An old theater anecdote, perhaps apocryphal, has Clifton Webb and Tallulah Bankhead cruising soldiers on leave in Manhattan during WWII to see which of them would get lucky for the night. Evan Smith may or may not know the story, but he uses its premise as the take-off point for his new play, “Servicemen.” Webb and Bankhead are never mentioned here, of course, but they possessed the kind of world-weary insouciance and privilege that might have made some sense of Smith’s anachronistic play. Eric Martin Brown and Olivia Birkelund, who play the roles of Gray and Cyn, wear vintage clothes from the 1940s and are forever lighting up cigarettes — the stage is redolent with smoke even before the play begins — but it’s simply dress-up time. So, too, is the play. Even set designer Derek McLane’s backdrop of Manhattan, with its too boxy international-school-of-architecture skyline, gets the period wrong.
Gray and Cyn are roommates sharing a fabulous New York apartment courtesy of her husband, who is stationed in the South Pacific. They hit the bars and none-too-discreetly make a game of bedding soldiers. Despite his being draft age, Gray avoids service by going the 4-F route due to his homosexuality, a ploy that gives him no pause even though a quarter of a century later it was known to still KO careers in the Vietnam war era. One night Gray beds Si (Anthony Veneziale), an 18-year-old sailor from Kansas who is a gay virgin despite being into Bette Davis in a big way. It’s difficult to tell which is more of a turnoff, Si’s telling Gray he loves him or the boy’s fixation on Davis pic “Old Acquaintance.” One other crimp in the evening: Si has to be on the 6 a.m. ship out of there, and taking a tip from Gray, he blithely wonders if maybe he, too, shouldn’t declare his queer status to Uncle Sam. It is decided there simply isn’t time for such second thoughts — and so Si goes off to the war in France where he writes Gray a love note and Gray belatedly writes him back and the letter is returned “addressee deceased.” Now that he’s dead, Si becomes the love of Gray’s life.
As any avid Off Broadway theatergoer knows, Gray is terribly superficial because he is young, very good-looking and homosexual. He ultimately pays for this sorry condition by enlisting in the Canadian army, which apparently doesn’t cross-check with its U.S. counterpart, and immediately gets offed. That’s not entirely bad news since it means there is no act three where seven homosexual soldiers in a barracks somewhere in Belgium trade sassy one-liners that mask their inherent loneliness on the eve of the Battle of the Bulge.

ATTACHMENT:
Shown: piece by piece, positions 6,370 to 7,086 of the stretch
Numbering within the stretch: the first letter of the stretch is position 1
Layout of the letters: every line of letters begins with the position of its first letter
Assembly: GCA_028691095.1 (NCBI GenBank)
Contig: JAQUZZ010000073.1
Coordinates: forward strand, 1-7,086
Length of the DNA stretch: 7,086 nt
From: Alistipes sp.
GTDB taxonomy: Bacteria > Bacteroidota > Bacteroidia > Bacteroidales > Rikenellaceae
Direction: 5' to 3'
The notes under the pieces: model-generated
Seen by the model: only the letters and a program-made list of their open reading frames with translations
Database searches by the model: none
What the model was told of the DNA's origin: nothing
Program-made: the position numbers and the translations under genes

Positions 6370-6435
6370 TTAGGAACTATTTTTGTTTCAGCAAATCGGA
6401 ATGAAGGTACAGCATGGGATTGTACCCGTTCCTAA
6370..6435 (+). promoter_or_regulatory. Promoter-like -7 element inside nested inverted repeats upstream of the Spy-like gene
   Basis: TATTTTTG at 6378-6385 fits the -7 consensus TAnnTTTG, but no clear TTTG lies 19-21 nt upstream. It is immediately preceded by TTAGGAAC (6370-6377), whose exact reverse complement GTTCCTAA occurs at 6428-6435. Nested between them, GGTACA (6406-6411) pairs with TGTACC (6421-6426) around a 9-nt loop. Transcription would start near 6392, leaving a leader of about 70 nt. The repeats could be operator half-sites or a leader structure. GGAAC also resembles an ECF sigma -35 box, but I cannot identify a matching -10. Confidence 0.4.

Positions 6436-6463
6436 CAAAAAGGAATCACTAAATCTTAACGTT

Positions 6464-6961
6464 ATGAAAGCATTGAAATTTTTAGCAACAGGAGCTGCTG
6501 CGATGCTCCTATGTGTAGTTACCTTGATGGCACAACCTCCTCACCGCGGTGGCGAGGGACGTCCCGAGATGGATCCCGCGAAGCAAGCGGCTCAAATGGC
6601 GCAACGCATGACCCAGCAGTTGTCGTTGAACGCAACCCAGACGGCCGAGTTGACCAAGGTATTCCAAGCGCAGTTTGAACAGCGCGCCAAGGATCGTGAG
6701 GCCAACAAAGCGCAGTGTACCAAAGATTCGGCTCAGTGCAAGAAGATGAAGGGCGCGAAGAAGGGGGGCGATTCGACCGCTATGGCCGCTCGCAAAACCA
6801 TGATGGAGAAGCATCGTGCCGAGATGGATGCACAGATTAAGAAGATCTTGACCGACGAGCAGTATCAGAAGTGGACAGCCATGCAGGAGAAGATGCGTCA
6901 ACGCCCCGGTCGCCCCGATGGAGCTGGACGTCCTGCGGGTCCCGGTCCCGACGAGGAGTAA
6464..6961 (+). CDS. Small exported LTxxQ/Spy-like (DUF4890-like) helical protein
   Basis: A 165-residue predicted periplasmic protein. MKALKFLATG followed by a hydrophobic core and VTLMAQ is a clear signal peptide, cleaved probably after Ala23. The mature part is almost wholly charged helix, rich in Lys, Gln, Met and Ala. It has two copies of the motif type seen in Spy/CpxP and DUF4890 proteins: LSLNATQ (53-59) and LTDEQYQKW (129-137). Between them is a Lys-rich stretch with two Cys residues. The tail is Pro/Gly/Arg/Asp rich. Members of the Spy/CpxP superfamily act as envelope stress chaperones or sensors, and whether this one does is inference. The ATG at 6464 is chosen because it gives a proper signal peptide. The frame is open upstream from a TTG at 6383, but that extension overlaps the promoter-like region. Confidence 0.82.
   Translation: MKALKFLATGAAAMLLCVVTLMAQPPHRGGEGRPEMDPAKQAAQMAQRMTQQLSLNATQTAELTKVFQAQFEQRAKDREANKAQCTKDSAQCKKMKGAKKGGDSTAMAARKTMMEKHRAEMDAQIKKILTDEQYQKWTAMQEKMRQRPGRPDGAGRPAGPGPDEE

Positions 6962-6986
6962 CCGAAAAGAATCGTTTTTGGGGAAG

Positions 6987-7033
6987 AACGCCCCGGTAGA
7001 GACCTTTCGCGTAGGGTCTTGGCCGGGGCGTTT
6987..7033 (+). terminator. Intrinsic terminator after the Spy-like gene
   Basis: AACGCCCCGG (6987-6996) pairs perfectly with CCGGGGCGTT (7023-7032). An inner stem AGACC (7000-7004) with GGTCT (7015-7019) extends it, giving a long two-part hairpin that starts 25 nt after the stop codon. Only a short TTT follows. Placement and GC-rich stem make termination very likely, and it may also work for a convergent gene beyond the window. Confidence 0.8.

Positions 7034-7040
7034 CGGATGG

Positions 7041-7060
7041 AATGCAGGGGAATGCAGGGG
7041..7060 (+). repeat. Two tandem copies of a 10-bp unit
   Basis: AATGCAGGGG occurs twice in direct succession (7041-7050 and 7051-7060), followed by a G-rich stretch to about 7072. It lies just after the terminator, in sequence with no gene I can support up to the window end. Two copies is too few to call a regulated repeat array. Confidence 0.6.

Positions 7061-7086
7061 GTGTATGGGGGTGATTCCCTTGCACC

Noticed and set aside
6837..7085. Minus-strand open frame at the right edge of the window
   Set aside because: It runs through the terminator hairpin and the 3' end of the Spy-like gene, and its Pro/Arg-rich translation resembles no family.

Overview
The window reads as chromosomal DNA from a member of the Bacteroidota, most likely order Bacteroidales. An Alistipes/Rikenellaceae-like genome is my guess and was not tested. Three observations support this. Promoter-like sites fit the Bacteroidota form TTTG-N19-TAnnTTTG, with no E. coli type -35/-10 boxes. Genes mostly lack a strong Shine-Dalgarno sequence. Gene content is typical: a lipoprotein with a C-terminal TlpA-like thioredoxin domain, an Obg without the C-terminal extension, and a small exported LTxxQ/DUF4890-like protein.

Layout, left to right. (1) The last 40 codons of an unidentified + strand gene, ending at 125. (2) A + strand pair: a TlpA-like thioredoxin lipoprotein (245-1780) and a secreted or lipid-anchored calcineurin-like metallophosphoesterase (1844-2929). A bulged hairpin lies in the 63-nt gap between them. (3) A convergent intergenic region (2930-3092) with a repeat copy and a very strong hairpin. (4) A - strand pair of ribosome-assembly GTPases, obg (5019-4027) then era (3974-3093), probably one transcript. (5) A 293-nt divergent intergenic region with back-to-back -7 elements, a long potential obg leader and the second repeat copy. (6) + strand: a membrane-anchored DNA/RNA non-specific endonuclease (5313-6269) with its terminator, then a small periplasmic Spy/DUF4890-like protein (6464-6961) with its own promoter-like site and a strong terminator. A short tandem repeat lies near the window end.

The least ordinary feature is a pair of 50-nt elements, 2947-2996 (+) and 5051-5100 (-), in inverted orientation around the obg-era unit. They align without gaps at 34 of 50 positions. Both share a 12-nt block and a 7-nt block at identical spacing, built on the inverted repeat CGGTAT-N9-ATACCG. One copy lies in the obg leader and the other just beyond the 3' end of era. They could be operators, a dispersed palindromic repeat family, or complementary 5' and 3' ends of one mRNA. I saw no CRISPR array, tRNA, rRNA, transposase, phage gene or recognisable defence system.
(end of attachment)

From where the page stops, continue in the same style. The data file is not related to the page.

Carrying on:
More in keeping with Gay Legit 101 is that Gray and Cyn share a best friend, Glenn (Steven Polito), a professional drag queen who gooses up the proceedings by performing rousing renditions of “Boogie Woogie Bugle Boy” and “Falling in Love Again” in full costume. Although it is entirely likely that female impersonators were doing Dietrich before the celluloid had dried on “The Blue Angel,” it’s doubtful their performance was informed by Madeline Kahn’s sendup of the lisping German icon in Mel Brooks’ “Blazing Saddles.” At least Polito, a.k.a. Hedda Lettuce in the world of Off Off Broadway, does exhibit the requisite verve and style to play either Gray or Cyn.
Heather Matarazzo plays Cyn’s teenage daughter, Gloria, who has been away at boarding school and doesn’t much care for sharing her absentee mother with Gray on their annual lunch together. Yes, heterosexuals can be jerks too. Bearing an uncanny resemblance to the young Jane Withers, Matarazzo certainly enlivens the proceedings with line readings so punchy and energized they don’t always register before the laughter does.
Director Sean Mathias has obviously left these actors to their own devices. Most successful is Veneziale, who plays Si with sweet, uncloying affection, then appears as a callous act two trick of Gray’s. Chastened by Si’s death, Gray now finds himself on the other side of the bed, begging for a little affection as this new soldier provides the big comeuppance:
“You can stay if you’d like,” says Gray.
“Thanks, but I got plans,” replies the soldier. “So, uh, thanks a lot.”
Smith can’t pile on enough abuse, and who can blame a cast and director for not bringing much coherence to what happens in the play’s next 10 minutes?
Gray tells Cyn, “You keep me around like a lap dog so you don’t have to face what a crashing wreck you are.”
“I drag you down?” cries Cyn. “You are the sluttiest pansy on the Eastern seaboard.”
For some reason, Glenn is present for this contretemps and make use of his proximity to Gray by engaging him in a brief makeout session, which leads Gray to rebuff his female-impersonator friend and quickly reconcile with Cyn, who says she’ll divorce her husband and marry Gray, whom she has always loved but never before found the words to tell him.
Only the next scene of “Servicemen” makes sense: Gray enlists.